Plasmodium falciparum responds to amino acid starvation by entering into a hibernatory state

Shalon E. Babbitt, Lindsey Altenhofen, Simon A. Cobbold, Eva S. Istvan, Clare Fennellf, Christian Doerig, Manuel Llinás, Daniel E. Goldberg

Research output: Contribution to journalArticle

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Abstract

The human malaria parasite Plasmodium falciparum is auxotrophic for most amino acids. Its amino acid needs are met largely through the degradation of host erythrocyte hemoglobin; however the parasite must acquire isoleucine exogenously, because this amino acid is not present in adult human hemoglobin. We report that when isoleucine is withdrawn from the culture medium of intraerythrocytic P. falciparum, the parasite slows its metabolism and progresses through its developmental cycle at a reduced rate. Isoleucine- starved parasites remain viable for 72 h and resume rapid growth upon resupplementation. Protein degradation during starvation is important for maintenance of this hibernatory state. Microarray analysis of starved parasites revealed a 60% decrease in the rate of progression through the normal transcriptional program but no other apparent stress response. Plasmodium parasites do not possess a TOR nutrient-sensing pathway and have only a rudimentary amino acid starvation-sensing eukaryotic initiation factor 2α (eIF2α) stress response. Isoleucine deprivation results in GCN2-mediated phosphorylation of eIF2α, but kinase-knockout clones still are able to hibernate and recover, indicating that this pathway does not directly promote survival during isoleucine starvation. We conclude that P. falciparum, in the absence of canonical eukaryotic nutrient stress-response pathways, can cope with an inconsistent bloodstream amino acid supply by hibernating and waiting for more nutrient to be provided.

Original languageEnglish (US)
Pages (from-to)E3278-E3287
JournalProceedings of the National Academy of Sciences of the United States of America
Volume109
Issue number47
DOIs
StatePublished - Nov 20 2012

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Plasmodium falciparum
Starvation
Isoleucine
Parasites
Amino Acids
Eukaryotic Initiation Factor-2
Food
Hemoglobins
Plasmodium
Falciparum Malaria
Microarray Analysis
Proteolysis
Culture Media
Phosphotransferases
Clone Cells
Erythrocytes
Maintenance
Phosphorylation
Survival
Growth

All Science Journal Classification (ASJC) codes

  • General

Cite this

Babbitt, S. E., Altenhofen, L., Cobbold, S. A., Istvan, E. S., Fennellf, C., Doerig, C., ... Goldberg, D. E. (2012). Plasmodium falciparum responds to amino acid starvation by entering into a hibernatory state. Proceedings of the National Academy of Sciences of the United States of America, 109(47), E3278-E3287. https://doi.org/10.1073/pnas.1209823109
Babbitt, Shalon E. ; Altenhofen, Lindsey ; Cobbold, Simon A. ; Istvan, Eva S. ; Fennellf, Clare ; Doerig, Christian ; Llinás, Manuel ; Goldberg, Daniel E. / Plasmodium falciparum responds to amino acid starvation by entering into a hibernatory state. In: Proceedings of the National Academy of Sciences of the United States of America. 2012 ; Vol. 109, No. 47. pp. E3278-E3287.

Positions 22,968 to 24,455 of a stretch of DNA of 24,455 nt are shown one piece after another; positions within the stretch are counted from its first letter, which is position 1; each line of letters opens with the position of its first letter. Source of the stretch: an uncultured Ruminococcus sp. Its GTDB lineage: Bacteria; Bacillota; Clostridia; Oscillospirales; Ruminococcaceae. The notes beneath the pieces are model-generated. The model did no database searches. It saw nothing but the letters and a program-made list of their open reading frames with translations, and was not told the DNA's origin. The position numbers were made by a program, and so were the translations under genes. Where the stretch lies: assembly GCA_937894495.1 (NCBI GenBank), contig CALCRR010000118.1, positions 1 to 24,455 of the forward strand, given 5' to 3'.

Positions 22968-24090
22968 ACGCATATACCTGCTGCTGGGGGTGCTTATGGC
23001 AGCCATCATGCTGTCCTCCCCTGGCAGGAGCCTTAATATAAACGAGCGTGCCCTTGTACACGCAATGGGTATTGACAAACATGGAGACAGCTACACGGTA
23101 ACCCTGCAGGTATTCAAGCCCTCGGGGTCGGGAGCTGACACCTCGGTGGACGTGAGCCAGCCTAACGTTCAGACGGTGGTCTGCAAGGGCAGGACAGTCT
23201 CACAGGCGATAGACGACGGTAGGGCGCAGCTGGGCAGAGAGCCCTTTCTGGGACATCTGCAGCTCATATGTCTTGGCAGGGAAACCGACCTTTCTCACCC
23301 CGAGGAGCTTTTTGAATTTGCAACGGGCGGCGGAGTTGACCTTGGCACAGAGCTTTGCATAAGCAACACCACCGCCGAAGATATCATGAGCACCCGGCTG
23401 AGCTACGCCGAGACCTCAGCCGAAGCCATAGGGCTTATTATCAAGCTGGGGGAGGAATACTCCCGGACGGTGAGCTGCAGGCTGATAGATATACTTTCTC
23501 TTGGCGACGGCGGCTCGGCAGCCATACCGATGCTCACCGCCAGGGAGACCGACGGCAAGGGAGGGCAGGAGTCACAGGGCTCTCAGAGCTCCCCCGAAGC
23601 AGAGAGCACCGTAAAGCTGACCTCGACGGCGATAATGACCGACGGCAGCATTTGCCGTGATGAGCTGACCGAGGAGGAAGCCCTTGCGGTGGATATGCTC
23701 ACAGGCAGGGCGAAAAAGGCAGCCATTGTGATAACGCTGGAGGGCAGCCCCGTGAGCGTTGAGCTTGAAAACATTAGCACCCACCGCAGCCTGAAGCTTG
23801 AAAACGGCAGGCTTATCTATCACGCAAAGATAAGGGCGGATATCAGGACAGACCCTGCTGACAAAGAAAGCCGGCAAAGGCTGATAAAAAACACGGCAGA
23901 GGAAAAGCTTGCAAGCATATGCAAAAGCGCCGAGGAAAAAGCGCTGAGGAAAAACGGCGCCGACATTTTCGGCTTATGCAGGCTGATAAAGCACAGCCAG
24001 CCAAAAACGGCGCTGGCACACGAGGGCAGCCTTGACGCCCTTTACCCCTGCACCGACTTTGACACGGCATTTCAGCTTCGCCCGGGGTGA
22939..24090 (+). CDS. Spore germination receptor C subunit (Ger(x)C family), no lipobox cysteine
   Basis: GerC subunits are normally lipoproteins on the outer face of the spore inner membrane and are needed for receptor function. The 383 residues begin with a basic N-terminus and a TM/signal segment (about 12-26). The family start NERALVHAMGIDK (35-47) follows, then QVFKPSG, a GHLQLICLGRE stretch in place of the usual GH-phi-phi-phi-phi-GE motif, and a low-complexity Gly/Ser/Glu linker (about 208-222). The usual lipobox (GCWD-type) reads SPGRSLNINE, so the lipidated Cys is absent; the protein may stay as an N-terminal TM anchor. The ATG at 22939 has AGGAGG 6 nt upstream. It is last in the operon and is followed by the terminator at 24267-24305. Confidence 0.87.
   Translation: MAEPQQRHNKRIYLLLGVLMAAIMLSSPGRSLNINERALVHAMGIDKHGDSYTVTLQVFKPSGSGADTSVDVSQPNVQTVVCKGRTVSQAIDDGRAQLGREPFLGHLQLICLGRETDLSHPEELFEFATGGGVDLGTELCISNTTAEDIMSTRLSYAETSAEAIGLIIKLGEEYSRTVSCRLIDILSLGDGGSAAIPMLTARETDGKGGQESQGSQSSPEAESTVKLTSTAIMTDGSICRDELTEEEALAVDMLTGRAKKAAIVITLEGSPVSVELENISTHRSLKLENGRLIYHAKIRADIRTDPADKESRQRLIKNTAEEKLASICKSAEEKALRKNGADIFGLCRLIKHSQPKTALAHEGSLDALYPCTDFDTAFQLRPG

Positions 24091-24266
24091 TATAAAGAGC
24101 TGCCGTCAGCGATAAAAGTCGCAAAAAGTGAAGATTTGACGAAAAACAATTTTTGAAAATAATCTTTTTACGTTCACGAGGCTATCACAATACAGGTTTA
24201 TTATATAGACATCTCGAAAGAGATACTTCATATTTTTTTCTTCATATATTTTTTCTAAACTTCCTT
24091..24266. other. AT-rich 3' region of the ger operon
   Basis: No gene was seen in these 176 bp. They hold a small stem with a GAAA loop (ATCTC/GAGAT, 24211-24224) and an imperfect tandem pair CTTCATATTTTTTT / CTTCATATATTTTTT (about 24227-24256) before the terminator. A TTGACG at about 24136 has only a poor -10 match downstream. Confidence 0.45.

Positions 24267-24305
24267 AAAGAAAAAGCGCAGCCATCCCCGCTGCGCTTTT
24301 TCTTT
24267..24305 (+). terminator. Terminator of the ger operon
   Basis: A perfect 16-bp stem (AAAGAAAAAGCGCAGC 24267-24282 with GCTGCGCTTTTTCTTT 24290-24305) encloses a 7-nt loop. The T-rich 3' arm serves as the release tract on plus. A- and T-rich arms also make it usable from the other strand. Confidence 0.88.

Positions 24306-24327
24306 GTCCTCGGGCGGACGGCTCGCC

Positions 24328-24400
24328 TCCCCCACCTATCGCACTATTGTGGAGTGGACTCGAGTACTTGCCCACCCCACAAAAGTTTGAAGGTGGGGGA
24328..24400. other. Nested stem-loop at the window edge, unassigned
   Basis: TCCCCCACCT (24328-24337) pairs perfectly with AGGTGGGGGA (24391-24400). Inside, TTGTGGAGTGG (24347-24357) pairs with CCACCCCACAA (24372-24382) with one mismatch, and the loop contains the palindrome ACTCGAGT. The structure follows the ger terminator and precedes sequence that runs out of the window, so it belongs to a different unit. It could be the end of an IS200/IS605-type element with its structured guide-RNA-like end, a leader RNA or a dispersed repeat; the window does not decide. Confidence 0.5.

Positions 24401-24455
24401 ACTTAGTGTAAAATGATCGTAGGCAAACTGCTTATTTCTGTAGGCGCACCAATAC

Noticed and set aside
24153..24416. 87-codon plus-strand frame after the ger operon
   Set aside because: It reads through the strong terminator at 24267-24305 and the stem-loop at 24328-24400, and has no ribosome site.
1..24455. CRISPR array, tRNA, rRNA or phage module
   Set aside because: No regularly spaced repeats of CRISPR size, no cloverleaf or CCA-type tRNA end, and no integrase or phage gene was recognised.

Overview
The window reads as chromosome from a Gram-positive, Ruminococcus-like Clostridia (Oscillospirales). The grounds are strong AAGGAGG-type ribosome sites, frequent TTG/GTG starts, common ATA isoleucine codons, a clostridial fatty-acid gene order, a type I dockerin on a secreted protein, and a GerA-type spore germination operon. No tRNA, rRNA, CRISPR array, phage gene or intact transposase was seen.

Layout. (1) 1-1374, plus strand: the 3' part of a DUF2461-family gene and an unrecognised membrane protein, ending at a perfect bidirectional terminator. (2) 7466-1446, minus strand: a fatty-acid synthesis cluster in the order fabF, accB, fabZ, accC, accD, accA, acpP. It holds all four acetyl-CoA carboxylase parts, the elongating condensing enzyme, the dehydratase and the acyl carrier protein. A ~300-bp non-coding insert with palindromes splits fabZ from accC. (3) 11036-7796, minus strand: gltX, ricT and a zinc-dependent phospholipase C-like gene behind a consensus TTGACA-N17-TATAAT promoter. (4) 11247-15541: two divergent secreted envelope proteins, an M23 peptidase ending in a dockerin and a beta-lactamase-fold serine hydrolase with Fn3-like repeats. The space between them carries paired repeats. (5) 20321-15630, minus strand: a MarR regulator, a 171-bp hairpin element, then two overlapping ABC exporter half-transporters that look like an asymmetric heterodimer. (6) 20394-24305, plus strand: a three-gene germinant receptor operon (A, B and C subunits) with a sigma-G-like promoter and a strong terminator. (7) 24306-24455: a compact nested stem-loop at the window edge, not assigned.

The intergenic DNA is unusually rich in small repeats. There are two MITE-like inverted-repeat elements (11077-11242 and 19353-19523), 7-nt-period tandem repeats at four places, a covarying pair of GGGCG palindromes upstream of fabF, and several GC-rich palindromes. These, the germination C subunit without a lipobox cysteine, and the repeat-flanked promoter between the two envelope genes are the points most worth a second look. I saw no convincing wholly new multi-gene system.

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Plasmodium falciparum responds to amino acid starvation by entering into a hibernatory state. / Babbitt, Shalon E.; Altenhofen, Lindsey; Cobbold, Simon A.; Istvan, Eva S.; Fennellf, Clare; Doerig, Christian; Llinás, Manuel; Goldberg, Daniel E.

In: Proceedings of the National Academy of Sciences of the United States of America, Vol. 109, No. 47, 20.11.2012, p. E3278-E3287.

Research output: Contribution to journalArticle

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AU - Babbitt, Shalon E.

AU - Altenhofen, Lindsey

AU - Cobbold, Simon A.

AU - Istvan, Eva S.

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AU - Llinás, Manuel

AU - Goldberg, Daniel E.

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AB - The human malaria parasite Plasmodium falciparum is auxotrophic for most amino acids. Its amino acid needs are met largely through the degradation of host erythrocyte hemoglobin; however the parasite must acquire isoleucine exogenously, because this amino acid is not present in adult human hemoglobin. We report that when isoleucine is withdrawn from the culture medium of intraerythrocytic P. falciparum, the parasite slows its metabolism and progresses through its developmental cycle at a reduced rate. Isoleucine- starved parasites remain viable for 72 h and resume rapid growth upon resupplementation. Protein degradation during starvation is important for maintenance of this hibernatory state. Microarray analysis of starved parasites revealed a 60% decrease in the rate of progression through the normal transcriptional program but no other apparent stress response. Plasmodium parasites do not possess a TOR nutrient-sensing pathway and have only a rudimentary amino acid starvation-sensing eukaryotic initiation factor 2α (eIF2α) stress response. Isoleucine deprivation results in GCN2-mediated phosphorylation of eIF2α, but kinase-knockout clones still are able to hibernate and recover, indicating that this pathway does not directly promote survival during isoleucine starvation. We conclude that P. falciparum, in the absence of canonical eukaryotic nutrient stress-response pathways, can cope with an inconsistent bloodstream amino acid supply by hibernating and waiting for more nutrient to be provided.

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